"Heard Gripe Hruson" (the Hard Grip of the Earth): Ecopoetry and the Anglo-Saxon Elegy

By Low, Matt | Mosaic (Winnipeg), September 2009 | Go to article overview

"Heard Gripe Hruson" (the Hard Grip of the Earth): Ecopoetry and the Anglo-Saxon Elegy


Low, Matt, Mosaic (Winnipeg)


Medieval studies could do more to embrace the growing theoretical field of ecocriticism. Simultaneously, current studies of nature poetry--or "ecopoetry"--have done little to look back to the roots of the language for early expressions of environmental sentiment. This essay seeks to reconcile these deficiencies by examining three Anglo-Saxon elegies from an ecocritical perspective.

In studies of medieval texts, particularly those written in Old English during the Anglo-Saxon period, little effort has been made to explore the natural world beyond its function as setting or symbol. The abundance of historical, religious, and linguistic material in Anglo-Saxon texts has dominated most medieval discourses thus far, and perhaps rightfully so. Nonetheless, the authors of these earliest of English texts lived, wrote, and interacted daily, just as we do today, with a concrete, physical environment, and that fact alone should be argument enough for more rigorous attention to the place of the natural world within these writings. Indeed, the current state of our tenuous relationship with the natural world gives cause for an exploration of our earliest attempts to write about our environment. Moreover, given that the nature-centred characteristics of certain Anglo-Saxon texts have largely been bypassed for other topics, their study is even more timely and crucial, particularly considering the growing importance of environmental criticism, or ecocriticism, as a theoretical field. As Robert Kern, a prominent figure in the ecocritical movement, has recently noted, "Ecocriticism becomes most interesting and useful [...] when it aims to recover the environmental character or orientation of works whose conscious or foregrounded interests lie elsewhere" (11). Though Kern is not writing specifically about medieval literature, his quote here seems to characterize certain Anglo-Saxon texts perfectly: Beowulf is typically read for its place in the heroic tradition and the elusiveness of its manuscript; elegies like "The Wanderer" and "The Seafarer" are typically read for their use of nostalgic language and demonstration of early poetic forms; the Anglo-Saxon Chronicles are typically read for the historic insights they can give to a generally dark period in English history. However, as this essay hopes to show, a close inspection may prove that some such texts' "conscious or foregrounded interests" may lie in closer proximity to elements of the natural world than earlier readings have tended to suggest. To be precise, this essay will illustrate that the field of ecocriticism and its subfield, ecopoetry, are directly applicable to Anglo-Saxon literature. Although our environmental concerns are wholly different from those of the inhabitants of Anglo-Saxon England, we nonetheless have an obligation to better understand our environmental heritage. Looking back to the literature of a particular time and place is one excellent way to achieve this.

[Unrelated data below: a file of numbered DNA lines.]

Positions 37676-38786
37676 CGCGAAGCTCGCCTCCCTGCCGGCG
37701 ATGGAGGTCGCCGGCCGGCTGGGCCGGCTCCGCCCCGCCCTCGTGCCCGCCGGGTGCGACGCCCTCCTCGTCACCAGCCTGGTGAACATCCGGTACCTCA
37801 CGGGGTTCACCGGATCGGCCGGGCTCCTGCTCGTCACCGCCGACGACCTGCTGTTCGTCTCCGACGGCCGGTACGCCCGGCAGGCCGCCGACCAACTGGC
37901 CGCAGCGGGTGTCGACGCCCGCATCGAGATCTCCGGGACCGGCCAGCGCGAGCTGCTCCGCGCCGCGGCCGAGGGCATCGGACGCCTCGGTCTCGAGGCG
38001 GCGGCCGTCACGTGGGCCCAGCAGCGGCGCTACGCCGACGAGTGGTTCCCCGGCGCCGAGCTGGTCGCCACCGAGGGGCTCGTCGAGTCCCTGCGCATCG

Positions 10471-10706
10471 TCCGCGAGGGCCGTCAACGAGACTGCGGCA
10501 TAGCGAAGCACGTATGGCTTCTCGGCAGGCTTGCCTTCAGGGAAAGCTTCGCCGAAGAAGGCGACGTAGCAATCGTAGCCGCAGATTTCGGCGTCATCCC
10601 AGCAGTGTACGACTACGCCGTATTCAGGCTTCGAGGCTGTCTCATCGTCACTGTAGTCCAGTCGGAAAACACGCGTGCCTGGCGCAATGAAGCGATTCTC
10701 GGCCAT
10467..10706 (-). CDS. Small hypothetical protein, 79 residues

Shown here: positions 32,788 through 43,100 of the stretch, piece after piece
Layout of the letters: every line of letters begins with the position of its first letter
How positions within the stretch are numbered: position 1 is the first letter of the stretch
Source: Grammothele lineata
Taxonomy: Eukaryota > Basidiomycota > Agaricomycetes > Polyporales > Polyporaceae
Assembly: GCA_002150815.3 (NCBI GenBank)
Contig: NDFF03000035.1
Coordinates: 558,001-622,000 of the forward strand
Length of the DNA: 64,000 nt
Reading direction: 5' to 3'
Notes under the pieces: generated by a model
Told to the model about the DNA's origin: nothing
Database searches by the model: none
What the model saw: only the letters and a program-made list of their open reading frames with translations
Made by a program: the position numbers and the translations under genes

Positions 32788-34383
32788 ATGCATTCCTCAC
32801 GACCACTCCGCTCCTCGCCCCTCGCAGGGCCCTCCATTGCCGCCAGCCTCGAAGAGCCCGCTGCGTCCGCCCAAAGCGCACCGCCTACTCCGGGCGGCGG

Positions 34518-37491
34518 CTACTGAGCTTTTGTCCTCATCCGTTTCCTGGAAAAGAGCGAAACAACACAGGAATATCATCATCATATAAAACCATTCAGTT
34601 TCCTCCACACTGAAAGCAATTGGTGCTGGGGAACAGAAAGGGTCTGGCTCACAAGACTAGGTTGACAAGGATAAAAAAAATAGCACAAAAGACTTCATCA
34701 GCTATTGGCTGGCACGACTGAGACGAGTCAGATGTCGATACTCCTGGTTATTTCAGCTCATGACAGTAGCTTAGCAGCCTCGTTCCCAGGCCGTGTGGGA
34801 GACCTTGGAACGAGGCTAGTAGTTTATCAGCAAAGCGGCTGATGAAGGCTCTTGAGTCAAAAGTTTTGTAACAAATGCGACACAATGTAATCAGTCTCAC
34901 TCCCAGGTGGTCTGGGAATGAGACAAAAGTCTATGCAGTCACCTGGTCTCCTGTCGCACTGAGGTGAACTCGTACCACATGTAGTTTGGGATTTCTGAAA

Any study that aims to argue that the natural environments in Anglo-Saxon literature are more than symbols or rhetorical devices must first contend with the extensive criticism from medieval scholars that insinuates just the opposite. One of the most authoritative figures in this field is E.G. Stanley, whose influential essay "Old English Poetic Diction and the Interpretation of The Wanderer, The Seafarer, and The Penitent's Prayer" helped to establish the trend in medieval studies of examining the environment as rhetorical device. Particularly noteworthy is his statement that "it is not the flower that gives the thought; with the Old English poets it is the thought that gives the flower" (246). Stanley goes on to insist that repeated natural elements in poems like "The Wanderer" and "The Seafarer," such as the ubiquitous cold, snow, ice, and wolves that populate these texts, are not reflective of anything in the environment itself, but are instead poetic devices used by authors writing didactic poetry with overtly religious themes. …

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